Virtual reality can improve nursing students' knowledge of hypoglycaemia: Do students prefer immersive virtual reality to non-immersive virtual reality?

Authors: James, J., Singleton, H., Penfold, S. and Holley, D.

http://eprints.bournemouth.ac.uk/33572/

Start date: 17 March 2020

Aims: Previous research found that student nurses understanding of hypoglycaemia was improved following a non-immersive Virtual Reality (VR) hypoglycaemia simulation (2D accessed via laptop) when compared to traditional teaching methods. The aim of this study was to assess the effectiveness and student experience of the same simulation using immersive Virtual reality (3D VR headsets).

Methods: Second year adult and mental health nursing students were invited to participate in a VR simulation of a deteriorating patient. In this RCT, all students completed a pre-test; the non-immersive VR group used laptops or hand held devices (n = 83), the immersive group (n= 27) used VR headsets (low cost headsets) while controls (n = 88) completed a paper-based version. All groups completed a post-test. These tests were not completed concurrently.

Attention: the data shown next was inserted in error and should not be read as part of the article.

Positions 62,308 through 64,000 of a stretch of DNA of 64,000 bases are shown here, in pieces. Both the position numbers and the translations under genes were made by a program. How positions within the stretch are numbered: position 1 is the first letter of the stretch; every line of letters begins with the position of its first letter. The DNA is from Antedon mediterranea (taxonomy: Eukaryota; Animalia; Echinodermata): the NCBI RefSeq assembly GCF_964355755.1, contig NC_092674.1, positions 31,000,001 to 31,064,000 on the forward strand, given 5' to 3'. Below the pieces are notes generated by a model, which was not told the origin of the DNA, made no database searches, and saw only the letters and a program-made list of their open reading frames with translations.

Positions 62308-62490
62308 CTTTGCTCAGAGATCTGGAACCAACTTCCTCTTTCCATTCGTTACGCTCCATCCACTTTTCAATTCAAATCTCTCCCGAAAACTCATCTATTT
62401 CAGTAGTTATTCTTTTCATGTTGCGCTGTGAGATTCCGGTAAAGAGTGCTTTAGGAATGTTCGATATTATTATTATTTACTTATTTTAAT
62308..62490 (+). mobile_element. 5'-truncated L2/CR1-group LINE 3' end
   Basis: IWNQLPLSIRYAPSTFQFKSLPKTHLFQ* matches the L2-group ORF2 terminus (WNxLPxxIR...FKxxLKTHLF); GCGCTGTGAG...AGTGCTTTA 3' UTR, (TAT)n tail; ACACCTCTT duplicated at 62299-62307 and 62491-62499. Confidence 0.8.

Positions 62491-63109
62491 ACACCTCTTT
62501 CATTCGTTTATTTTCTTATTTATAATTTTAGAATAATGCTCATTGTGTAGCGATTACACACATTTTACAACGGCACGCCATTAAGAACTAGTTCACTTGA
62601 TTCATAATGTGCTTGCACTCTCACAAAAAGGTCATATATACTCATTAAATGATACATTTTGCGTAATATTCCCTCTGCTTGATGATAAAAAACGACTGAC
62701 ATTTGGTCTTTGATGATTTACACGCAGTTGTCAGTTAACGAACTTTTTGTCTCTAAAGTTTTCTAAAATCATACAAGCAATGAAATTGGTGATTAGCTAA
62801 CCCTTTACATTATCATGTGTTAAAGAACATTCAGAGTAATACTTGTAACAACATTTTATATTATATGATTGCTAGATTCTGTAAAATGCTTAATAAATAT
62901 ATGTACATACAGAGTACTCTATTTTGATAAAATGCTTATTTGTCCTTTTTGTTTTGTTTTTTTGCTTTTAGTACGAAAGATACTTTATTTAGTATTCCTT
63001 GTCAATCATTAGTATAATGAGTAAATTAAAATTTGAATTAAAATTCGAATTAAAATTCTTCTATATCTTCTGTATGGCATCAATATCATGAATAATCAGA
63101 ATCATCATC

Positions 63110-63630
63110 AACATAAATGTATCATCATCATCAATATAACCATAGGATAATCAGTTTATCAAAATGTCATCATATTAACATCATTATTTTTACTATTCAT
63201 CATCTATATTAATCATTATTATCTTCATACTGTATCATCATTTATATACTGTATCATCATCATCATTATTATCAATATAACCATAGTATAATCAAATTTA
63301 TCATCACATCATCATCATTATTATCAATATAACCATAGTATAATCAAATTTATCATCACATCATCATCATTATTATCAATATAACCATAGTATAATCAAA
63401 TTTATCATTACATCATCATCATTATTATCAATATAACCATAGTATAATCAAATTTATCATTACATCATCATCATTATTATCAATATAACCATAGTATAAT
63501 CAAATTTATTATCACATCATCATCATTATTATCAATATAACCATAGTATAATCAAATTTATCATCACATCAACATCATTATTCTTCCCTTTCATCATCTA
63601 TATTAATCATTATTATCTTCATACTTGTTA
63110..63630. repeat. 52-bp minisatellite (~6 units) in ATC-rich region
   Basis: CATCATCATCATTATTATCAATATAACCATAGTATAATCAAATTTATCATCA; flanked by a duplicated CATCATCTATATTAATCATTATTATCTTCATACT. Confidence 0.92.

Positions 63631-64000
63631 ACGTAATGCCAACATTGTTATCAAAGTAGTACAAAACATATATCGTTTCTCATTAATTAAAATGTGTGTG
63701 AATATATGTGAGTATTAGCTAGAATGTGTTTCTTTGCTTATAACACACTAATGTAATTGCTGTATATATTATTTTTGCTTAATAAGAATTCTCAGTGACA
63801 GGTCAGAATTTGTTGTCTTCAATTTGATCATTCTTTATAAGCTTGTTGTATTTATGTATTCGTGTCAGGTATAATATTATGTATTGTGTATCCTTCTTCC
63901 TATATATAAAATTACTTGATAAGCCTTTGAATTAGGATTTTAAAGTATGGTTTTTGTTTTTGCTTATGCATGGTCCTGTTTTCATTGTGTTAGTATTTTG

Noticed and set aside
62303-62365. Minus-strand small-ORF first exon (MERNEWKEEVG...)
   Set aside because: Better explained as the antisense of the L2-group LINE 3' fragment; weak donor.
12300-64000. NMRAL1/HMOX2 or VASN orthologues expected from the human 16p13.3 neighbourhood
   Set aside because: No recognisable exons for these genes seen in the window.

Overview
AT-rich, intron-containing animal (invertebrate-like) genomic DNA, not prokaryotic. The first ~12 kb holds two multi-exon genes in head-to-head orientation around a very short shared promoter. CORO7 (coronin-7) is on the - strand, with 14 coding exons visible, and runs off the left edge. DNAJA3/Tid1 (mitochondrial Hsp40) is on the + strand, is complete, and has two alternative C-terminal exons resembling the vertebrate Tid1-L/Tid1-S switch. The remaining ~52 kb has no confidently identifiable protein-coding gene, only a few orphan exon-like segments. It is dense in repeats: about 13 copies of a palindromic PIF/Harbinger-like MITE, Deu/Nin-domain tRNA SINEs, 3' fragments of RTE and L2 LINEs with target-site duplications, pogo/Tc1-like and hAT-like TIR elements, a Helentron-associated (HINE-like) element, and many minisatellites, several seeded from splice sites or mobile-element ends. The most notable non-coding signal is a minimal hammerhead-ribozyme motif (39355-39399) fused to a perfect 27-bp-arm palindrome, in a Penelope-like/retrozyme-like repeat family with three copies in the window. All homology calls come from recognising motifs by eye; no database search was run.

Results: Baseline pre-testing results were similar between all groups. In assessing knowledge gain; the non- immersive VR group scored significantly higher than the immersive and control group. Students engaged positively with both formats of the VR simulation. Some students using the immersive VR experienced physical symptoms not felt by students using the non-immersive VR; 20% felt nauseous, and 30% felt dizzy while one student developed a headache.

Conclusion: Virtual reality simulation can be beneficial to support short-term knowledge gain when compared with traditional teaching methods. Immersive VR using headsets can result in distracting physical symptoms. The majority of students enjoyed the VR experience. Non-immersive virtual reality simulation is better tolerated and is also more accessible to a greater number of students.

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Authors: James, J., Singleton, H., Penfold, S. and Holley, D.

http://eprints.bournemouth.ac.uk/33572/

Journal: DIABETIC MEDICINE

Volume: 37

Pages: 107

eISSN: 1464-5491

ISSN: 0742-3071

The data on this page was last updated at 05:22 on November 24, 2020.